“I am for doing good to the poor, but I differ in opinion of the means. I think the best way of doing good to the poor, is not making them easy in poverty, but leading or driving them out of it. In my youth I travelled much, and I observed in different countries, that the more public provisions were made for the poor, the less they provided for themselves, and of course became poorer. And, on the contrary, the less was done for them, the more they did for themselves, and became richer.”The problem with providing 84.2% of the disposable income of the lowest income quintile is the perverse incentives it provides for people to not do anything to improve their lot in life. If they do improve themselves, their taxes go up and their disposable income goes down. It's the Welfare Cliff. That linked article is over four years old, but it shows in graphic form as well as numbers that a single mom is better off with a $29,000 job and welfare than taking a $69,000 job! A quote in the FEE article updates the numbers a little but the conclusion is roughly the same.
The welfare cliff drops off when income exceeds that $29,000 and the combined benefits and pay stays below that level until income exceeds $69,000. Combined pay/benefits climbs from $30k to $43 and then drops off even more when income goes from $43 to $44k. Going from $43 to $44,000 is a 2.3% raise in pay, but that leads to a roughly 23% decrease in total pay & benefits. Would you turn down a 2.3% raise if led to 23% less take home pay? If that single mother stayed sober and didn't put every dime she received up her nose, $29,000/year is the peak lifestyle on this chart until work pay reaches over $70,000/year.Welfare programs have constructed a trap there's no way out of. Who wants to go to school nights, probably while raising kids, and basically turn themselves inside out for 8 to 10 years, only to find their new pay rate drops their welfare benefits and they would have done better financially just sitting home and taking the welfare checks?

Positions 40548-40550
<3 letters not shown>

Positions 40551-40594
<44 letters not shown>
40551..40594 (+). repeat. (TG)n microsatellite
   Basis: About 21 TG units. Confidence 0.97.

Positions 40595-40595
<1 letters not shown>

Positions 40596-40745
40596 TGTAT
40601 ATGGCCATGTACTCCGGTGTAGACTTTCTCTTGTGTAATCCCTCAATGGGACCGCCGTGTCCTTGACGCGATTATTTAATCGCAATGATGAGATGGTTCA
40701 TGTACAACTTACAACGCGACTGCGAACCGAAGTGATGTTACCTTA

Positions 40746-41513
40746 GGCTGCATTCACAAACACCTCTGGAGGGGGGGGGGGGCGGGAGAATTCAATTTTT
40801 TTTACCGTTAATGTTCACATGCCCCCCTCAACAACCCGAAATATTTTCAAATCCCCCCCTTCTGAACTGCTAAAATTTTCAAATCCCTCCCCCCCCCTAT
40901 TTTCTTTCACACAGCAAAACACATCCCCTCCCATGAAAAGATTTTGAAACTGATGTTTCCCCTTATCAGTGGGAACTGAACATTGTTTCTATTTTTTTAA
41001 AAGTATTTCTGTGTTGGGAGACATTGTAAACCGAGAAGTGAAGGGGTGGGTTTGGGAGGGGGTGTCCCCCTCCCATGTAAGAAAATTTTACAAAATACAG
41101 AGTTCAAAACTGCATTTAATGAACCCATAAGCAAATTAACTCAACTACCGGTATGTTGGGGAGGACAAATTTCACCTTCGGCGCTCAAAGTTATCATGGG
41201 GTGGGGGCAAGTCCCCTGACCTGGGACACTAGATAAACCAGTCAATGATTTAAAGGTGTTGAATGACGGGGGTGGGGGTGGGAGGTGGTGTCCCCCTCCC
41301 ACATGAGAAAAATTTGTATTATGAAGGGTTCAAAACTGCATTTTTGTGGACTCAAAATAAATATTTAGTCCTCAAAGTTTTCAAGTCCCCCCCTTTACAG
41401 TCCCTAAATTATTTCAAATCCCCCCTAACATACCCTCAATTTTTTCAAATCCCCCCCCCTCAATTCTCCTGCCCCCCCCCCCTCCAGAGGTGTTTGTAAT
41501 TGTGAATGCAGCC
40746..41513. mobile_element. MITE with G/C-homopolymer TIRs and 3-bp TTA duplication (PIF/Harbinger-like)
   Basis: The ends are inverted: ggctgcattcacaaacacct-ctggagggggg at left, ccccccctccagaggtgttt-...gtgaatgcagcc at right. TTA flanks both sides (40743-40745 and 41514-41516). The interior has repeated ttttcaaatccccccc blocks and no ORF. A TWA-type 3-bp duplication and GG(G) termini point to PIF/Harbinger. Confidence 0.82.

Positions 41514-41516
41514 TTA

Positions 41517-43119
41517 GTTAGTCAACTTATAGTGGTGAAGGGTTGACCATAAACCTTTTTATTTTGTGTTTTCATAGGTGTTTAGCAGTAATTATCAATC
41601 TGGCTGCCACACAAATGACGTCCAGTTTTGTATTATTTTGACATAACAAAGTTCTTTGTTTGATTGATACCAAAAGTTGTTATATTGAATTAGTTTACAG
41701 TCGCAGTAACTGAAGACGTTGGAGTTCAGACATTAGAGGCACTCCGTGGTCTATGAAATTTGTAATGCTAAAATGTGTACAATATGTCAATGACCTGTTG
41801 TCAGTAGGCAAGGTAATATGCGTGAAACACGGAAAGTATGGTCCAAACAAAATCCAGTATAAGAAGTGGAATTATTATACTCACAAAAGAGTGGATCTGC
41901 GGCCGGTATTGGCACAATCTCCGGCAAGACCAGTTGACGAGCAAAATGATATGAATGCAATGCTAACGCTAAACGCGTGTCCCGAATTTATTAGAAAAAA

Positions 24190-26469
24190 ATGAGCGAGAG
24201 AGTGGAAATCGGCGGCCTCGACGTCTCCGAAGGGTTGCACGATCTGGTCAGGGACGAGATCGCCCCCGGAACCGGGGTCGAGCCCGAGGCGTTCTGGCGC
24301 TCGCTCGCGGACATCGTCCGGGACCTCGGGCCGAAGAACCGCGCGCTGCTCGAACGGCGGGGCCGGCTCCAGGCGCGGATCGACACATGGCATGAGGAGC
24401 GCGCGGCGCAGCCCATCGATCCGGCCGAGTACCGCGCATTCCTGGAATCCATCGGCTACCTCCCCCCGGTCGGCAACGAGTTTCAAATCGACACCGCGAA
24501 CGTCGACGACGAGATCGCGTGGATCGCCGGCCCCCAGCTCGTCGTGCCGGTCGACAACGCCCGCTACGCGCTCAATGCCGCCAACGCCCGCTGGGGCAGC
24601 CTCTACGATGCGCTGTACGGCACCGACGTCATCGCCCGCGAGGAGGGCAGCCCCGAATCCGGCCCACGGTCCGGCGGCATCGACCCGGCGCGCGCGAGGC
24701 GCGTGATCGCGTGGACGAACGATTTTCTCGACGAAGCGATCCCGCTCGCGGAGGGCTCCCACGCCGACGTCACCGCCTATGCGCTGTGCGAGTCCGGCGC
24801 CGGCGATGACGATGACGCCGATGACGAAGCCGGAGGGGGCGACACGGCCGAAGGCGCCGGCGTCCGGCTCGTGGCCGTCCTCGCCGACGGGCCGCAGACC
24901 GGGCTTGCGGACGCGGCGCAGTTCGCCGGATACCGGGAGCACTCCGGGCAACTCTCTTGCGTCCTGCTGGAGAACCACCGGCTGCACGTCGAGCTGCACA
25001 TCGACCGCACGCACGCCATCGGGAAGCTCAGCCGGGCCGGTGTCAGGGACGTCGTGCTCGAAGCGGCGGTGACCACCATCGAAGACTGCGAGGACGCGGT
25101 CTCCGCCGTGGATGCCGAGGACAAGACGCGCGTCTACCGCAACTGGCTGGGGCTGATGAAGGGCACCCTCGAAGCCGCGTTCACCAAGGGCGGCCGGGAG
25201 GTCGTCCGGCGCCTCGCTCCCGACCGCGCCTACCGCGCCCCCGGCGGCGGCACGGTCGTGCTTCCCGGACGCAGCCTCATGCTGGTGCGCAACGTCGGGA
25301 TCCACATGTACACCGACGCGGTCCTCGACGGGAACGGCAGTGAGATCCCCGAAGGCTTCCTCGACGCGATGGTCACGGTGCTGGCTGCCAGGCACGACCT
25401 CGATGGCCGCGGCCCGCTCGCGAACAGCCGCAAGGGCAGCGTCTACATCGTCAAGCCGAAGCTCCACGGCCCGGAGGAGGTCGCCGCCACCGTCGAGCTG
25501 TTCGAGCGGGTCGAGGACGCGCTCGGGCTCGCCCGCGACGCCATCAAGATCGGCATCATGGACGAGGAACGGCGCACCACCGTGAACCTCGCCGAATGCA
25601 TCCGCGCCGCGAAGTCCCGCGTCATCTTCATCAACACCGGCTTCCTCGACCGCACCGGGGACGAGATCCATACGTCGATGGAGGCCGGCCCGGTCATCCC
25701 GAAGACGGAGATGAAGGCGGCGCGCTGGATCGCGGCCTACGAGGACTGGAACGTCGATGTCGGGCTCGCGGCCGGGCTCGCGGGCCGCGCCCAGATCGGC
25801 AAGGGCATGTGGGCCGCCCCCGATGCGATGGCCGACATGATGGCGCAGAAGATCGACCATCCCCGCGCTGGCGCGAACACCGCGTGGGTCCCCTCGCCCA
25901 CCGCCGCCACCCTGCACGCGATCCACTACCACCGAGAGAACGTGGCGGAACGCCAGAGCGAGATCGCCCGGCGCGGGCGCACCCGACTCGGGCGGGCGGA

How do you get rid of this? Mitchell (at FEE) reports:
Folks on the left think the solution to high implicit tax rates (i.e., the dependency trap) is to make benefits more widely available. In other words, don’t reduce handouts as income increases.Of course, making the benefits less generous would lead to large scale screaming and protests from both the Free Shit Army and their government enablers. Not to mention every invective known to man will be thrown at us - plus a few never-before-heard insults. Hater.
The other alternative is to make benefits less generous, which will simultaneously reduce implicit tax rates and encourage more work.
It's an axiom as true as any that you get more of things you subsidize and less of things you tax. The open, free market was reducing poverty for 20 years until the War on Poverty started subsidizing it. There has been no progress in 50 years.
Mitchell included a link to his blog, where he included this helpful diagram to show just how the Federal Welfare state works. Get out your magnifiers and have fun!